I’m about to direct a farce, Boeing Boeing, by Marc Camoletti, translated by Beverly Cross & Francis Evans. I thought I’d take you through the process and see what we can learn together about it. These posts will be partly for directors and partly for actors. Whichever side of the proscenium you’re on, it will all hopefully be a little illuminating for you.
The basic structure of a farce is always the same: There’s the set-up. This introduces the characters and sets up their relationships and the premise of the play. It typically (although not always) involves at least one person (and often as many as possible) wanting to go to bed with someone they aren’t supposed to.
Once the set-up is complete — which unfortunately usually takes the full first act, which is always long — the ball really gets going downhill, and fast. Their best-laid plans to have their affair are met with difficulty after difficulty. Their secret is usually on the brink of discovery throughout the rest of the play. At the end, all the loose ends are nicely tied up, the spouse(s) who has been cheated on (assuming that the bedding hasn’t been foiled, and it often is) is none the wiser, true love wins the day, and everyone lives happily ever after. We presume.
The characters in a farce are typically broadly drawn, often to the point of being two dimensional stereotypes. You’d think that with all of that set-up time, there’d be plenty of room to make the characters a little deeper and more interesting, but that’s the rare case. Perhaps playwrights drawn to the form are really into plot and so pay little attention to rounding out their characters.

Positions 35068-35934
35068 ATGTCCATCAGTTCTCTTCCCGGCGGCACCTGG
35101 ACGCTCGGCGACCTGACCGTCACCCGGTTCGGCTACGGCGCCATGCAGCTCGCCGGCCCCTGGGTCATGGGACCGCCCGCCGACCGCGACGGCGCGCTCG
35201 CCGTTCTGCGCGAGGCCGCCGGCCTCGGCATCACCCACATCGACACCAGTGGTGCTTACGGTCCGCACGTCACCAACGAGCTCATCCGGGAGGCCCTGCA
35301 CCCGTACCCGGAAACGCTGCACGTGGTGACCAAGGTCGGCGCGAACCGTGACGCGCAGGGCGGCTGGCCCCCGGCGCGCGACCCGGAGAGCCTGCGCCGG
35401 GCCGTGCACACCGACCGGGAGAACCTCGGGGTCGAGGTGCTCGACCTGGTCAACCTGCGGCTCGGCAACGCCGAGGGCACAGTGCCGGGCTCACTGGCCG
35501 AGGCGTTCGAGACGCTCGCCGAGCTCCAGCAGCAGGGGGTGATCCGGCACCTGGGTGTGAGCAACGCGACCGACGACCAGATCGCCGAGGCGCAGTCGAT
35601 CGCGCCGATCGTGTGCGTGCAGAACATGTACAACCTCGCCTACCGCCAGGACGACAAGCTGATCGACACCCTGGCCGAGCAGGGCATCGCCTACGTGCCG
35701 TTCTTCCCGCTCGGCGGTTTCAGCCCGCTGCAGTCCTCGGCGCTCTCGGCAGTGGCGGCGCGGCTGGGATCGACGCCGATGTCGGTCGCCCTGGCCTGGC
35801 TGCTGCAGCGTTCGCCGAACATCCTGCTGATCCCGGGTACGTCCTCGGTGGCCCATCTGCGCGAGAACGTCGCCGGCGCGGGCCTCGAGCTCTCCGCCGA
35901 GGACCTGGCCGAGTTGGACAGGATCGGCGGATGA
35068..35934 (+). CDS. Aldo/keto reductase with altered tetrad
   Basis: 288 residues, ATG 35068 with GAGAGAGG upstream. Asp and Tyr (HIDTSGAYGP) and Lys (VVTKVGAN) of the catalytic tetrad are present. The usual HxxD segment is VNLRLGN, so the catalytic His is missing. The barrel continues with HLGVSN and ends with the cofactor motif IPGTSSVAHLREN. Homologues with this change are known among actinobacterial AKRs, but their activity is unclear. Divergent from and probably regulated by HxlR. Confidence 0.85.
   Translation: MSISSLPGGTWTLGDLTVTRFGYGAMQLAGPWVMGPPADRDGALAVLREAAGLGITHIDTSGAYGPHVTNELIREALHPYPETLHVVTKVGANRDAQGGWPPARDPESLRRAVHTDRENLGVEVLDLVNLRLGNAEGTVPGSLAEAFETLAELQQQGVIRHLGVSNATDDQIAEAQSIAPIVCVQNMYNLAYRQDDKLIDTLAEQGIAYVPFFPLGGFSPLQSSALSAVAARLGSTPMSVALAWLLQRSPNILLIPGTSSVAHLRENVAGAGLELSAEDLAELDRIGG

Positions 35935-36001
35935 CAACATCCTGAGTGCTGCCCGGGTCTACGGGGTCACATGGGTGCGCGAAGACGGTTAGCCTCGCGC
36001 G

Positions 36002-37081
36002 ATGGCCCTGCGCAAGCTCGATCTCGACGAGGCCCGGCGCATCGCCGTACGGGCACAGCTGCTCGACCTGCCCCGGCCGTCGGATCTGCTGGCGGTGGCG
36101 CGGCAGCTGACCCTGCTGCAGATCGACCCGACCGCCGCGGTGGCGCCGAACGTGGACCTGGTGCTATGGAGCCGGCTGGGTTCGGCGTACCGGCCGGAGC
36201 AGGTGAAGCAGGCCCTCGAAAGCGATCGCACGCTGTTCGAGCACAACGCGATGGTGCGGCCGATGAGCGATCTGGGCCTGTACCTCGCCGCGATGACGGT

However, there is another possibility, too — the characters in farces are characters we like . . . up to a point. They generally don’t have a good set of morals, after all — they are a selfish bunch who don’t perceive loyalty or fidelity or fairness to be particularly important guidelines to living. We like them enough to not want them to be found out, but at the same time, if they should be? Well, we’ll see that event as their just desserts. In fact, in a farce where both the husband and wife have taken their lovers to the same hotel in the countryside on the same weekend, we’d be perfectly happy to have them both found out in the same moment. Just as we would trust that they would manage to overlook each other’s infidelities and go back to marital bliss.
Because that is typically the ending of a farce — everyone lives happily ever after. You’re not going to remember a lot about a farce at breakfast the next day, other than that you laughed a bunch. Farces do not demand much thought, but do demand a substantial suspension of disbelief. But the audience rarely has trouble doing this; they recognize very quickly that it is “silly” and not to be taken seriously; it exists only to put people into humorous, desperate situations that make us guffaw.
Farces are often called “French farces”; apparently, the French can be blamed for the fact that the set involves a lot of doors. Doors which remain closed so as to hide what is happening behind them, but threaten to open at just the wrong moment so that those on either side can see each other and discover the shenanigans that are going on. They are inclined to slam shut (with those offstage only occasionally wondering what all the ruckus is about). As often as the playwright can manage it, one door will close at the precise moment that another is opening — one lover exits just as the second lover emerges, and the close call just ratchets up the tension and the fun. It’s all completely unbelievable, but quite frankly, we don’t care.
The word “farce” comes from the Latin “farcive”, which means “to stuff”. Farces are stuffed with characters, with sight gags, with slapstick humor, with doors that open and close so often they almost seem to revolve, with more exits and entrances than any normal play can tolerate, with the impossible piling on top of the improbable. Done well, the audience should feel just as exhausted as the actors at the end of the evening, for we have owned our hero’s distress as much as he has — and in addition to the stress, we have laughed till our sides hurt!
So how do we make this happen? Stay tuned for my thoughts as we move through rehearsals for Boeing Boeing — up next is an exploration of the matter of “how likable does a character in a farce need to be?”